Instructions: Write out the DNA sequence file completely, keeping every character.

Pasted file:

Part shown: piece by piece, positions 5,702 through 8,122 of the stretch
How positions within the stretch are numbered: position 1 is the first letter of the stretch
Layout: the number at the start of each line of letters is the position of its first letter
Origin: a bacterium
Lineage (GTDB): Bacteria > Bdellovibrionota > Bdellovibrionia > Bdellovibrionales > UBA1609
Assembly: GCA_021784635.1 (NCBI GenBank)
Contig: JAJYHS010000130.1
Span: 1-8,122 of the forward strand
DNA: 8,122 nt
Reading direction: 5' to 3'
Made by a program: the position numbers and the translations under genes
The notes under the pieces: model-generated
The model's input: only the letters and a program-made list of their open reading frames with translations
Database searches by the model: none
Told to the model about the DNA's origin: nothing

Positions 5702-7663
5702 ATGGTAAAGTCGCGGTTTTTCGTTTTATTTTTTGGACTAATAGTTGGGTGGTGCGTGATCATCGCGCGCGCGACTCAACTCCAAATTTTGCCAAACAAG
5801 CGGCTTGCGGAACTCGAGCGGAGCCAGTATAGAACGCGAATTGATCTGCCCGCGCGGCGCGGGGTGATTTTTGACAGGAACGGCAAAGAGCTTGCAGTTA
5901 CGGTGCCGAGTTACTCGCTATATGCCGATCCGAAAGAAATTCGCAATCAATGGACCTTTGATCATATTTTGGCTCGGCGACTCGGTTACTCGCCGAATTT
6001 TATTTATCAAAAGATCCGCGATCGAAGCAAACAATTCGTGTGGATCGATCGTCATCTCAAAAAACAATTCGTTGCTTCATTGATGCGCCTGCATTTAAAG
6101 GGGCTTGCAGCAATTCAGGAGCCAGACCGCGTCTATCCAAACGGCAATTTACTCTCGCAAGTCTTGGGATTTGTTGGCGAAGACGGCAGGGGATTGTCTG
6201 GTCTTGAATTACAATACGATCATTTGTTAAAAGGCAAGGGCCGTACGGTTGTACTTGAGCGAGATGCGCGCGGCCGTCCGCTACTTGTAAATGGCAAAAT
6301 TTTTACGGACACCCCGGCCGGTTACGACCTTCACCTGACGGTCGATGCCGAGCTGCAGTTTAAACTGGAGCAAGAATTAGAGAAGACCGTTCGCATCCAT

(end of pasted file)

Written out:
Part shown: piece by piece, positions 5,702 through 8,122 of the stretch
How positions within the stretch are numbered: position 1 is the first letter of the stretch
Layout: the number at the start of each line of letters is the position of its first letter
Origin: a bacterium
Lineage (GTDB): Bacteria > Bdellovibrionota > Bdellovibrionia > Bdellovibrionales > UBA1609
Assembly: GCA_021784635.1 (NCBI GenBank)
Contig: JAJYHS010000130.1
Span: 1-8,122 of the forward strand
DNA: 8,122 nt
Reading direction: 5' to 3'
Made by a program: the position numbers and the translations under genes
The notes under the pieces: model-generated
The model's input: only the letters and a program-made list of their open reading frames with translations
Database searches by the model: none
Told to the model about the DNA's origin: nothing

Positions 5702-7663
5702 ATGGTAAAGTCGCGGTTTTTCGTTTTATTTTTTGGACTAATAGTTGGGTGGTGCGTGATCATCGCGCGCGCGACTCAACTCCAAATTTTGCCAAACAAG
5801 CGGCTTGCGGAACTCGAGCGGAGCCAGTATAGAACGCGAATTGATCTGCCCGCGCGGCGCGGGGTGATTTTTGACAGGAACGGCAAAGAGCTTGCAGTTA
5901 CGGTGCCGAGTTACTCGCTATATGCCGATCCGAAAGAAATTCGCAATCAATGGACCTTTGATCATATTTTGGCTCGGCGACTCGGTTACTCGCCGAATTT
6001 TATTTATCAAAAGATCCGCGATCGAAGCAAACAATTCGTGTGGATCGATCGTCATCTCAAAAAACAATTCGTTGCTTCATTGATGCGCCTGCATTTAAAG
6101 GGGCTTGCAGCAATTCAGGAGCCAGACCGCGTCTATCCAAACGGCAATTTACTCTCGCAAGTCTTGGGATTTGTTGGCGAAGACGGCAGGGGATTGTCTG
6201 GTCTTGAATTACAATACGATCATTTGTTAAAAGGCAAGGGCCGTACGGTTGTACTTGAGCGAGATGCGCGCGGCCGTCCGCTACTTGTAAATGGCAAAAT
6301 TTTTACGGACACCCCGGCCGGTTACGACCTTCACCTGACGGTCGATGCCGAGCTGCAGTTTAAACTGGAGCAAGAATTAGAGAAGACCGTTCGCATCCAT